GM hens could save rare breed poultry
Scientists at one of Scotland’s leading research laboratories believe they have found a way to preserve threatened rare breeds of poultry.
The researchers at the Roslin Institute have used gene-editing techniques to develop hens for use as surrogates to lay eggs from rare breeds.
A team led by Dr Mike McGrew used a genetic tool called TALEN to delete a section of chicken DNA. They targeted part of a gene called DDX4, which is crucial for bird fertility.
Hens with the genetic modification were unable to produce eggs but were otherwise healthy, the team found. DDX4 plays an essential role in the generation of specialised cells – called primordial germ cells – which give rise to eggs.
Researchers say that primordial germ cells from other bird breeds could be implanted into the chickens. The hens would then produce eggs containing all the genetic information from the other breeds. The surrogate chickens are the first gene-edited birds to be produced in Europe.
Dr McGrew said: “These chickens are a first step in saving and protecting rare poultry breeds from loss in order to preserve future biodiversity of our poultry from both economic and climate stresses.”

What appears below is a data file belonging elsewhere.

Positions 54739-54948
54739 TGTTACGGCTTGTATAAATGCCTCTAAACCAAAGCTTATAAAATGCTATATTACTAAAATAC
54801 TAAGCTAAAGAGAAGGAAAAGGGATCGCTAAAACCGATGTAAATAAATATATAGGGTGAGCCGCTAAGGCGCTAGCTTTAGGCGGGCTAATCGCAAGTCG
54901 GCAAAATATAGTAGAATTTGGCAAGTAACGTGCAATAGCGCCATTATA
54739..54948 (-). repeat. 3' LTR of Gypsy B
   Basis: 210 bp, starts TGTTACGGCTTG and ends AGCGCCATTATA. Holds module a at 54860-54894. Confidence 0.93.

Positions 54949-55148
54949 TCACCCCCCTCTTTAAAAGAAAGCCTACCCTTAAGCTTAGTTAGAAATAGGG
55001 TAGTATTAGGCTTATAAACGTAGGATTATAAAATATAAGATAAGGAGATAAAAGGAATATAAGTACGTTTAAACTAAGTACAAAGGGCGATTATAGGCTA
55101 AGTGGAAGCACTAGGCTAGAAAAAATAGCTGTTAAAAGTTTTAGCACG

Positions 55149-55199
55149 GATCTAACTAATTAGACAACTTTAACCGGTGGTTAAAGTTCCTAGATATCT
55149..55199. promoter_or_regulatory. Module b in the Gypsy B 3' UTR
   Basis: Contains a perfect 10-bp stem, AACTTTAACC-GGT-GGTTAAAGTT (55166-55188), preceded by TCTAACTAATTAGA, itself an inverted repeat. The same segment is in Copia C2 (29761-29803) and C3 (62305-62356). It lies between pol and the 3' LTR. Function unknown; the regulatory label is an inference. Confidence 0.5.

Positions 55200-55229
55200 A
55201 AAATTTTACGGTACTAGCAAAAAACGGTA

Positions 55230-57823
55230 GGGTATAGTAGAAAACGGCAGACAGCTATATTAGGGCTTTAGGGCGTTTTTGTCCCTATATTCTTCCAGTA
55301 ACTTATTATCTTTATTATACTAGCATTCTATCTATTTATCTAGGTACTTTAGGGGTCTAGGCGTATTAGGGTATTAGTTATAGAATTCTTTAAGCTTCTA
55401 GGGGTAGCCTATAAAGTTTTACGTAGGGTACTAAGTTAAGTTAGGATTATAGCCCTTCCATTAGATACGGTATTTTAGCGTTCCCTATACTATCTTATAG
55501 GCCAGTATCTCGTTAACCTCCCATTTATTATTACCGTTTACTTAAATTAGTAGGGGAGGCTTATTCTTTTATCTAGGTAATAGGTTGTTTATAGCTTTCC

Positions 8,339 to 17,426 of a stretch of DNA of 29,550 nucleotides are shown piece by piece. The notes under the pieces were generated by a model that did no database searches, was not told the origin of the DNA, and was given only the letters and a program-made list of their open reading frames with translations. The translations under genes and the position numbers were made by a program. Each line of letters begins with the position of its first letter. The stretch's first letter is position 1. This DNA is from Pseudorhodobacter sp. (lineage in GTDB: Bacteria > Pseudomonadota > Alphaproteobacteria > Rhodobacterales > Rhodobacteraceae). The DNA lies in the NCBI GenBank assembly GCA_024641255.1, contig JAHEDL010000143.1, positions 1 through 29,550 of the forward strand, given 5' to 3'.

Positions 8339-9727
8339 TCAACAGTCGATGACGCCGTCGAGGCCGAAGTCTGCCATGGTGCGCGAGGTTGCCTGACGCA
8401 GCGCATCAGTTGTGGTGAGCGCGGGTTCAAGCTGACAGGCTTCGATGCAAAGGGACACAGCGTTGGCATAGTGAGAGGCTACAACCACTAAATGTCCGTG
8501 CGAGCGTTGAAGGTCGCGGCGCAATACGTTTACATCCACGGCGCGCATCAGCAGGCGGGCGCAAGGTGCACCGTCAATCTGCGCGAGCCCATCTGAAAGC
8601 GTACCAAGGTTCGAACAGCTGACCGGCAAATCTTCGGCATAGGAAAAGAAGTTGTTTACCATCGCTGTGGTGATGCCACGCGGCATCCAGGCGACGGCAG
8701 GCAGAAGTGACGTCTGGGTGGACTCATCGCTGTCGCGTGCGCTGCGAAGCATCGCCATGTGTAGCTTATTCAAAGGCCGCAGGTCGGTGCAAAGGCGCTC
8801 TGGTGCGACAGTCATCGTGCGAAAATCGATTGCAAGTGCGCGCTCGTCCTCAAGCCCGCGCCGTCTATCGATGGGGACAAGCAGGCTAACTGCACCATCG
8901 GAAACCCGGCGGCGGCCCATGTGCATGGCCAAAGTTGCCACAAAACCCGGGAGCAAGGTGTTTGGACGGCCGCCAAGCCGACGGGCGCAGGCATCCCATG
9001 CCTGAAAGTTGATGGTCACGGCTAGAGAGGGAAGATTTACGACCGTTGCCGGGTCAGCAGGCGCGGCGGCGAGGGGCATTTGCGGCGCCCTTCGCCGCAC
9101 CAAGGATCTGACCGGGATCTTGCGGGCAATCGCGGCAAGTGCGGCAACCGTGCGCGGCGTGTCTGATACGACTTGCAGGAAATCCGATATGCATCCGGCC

Other experts in the team say they could potentially be used to help breed birds of other species, as long as a supply of primordial germ cells is available from a donor birds.
The study, which included scientists from the US biotechnology company Recombinetics, is published in the journal Development and was funded by investment from the Biotechnological and Biological Sciences Research Council (BBSRC).
Dr Jef Grainger, BBSRC Science associate director, added: “This research partnership highlights the UK’s place as a global partner of choice, specifically in bioscience research.”
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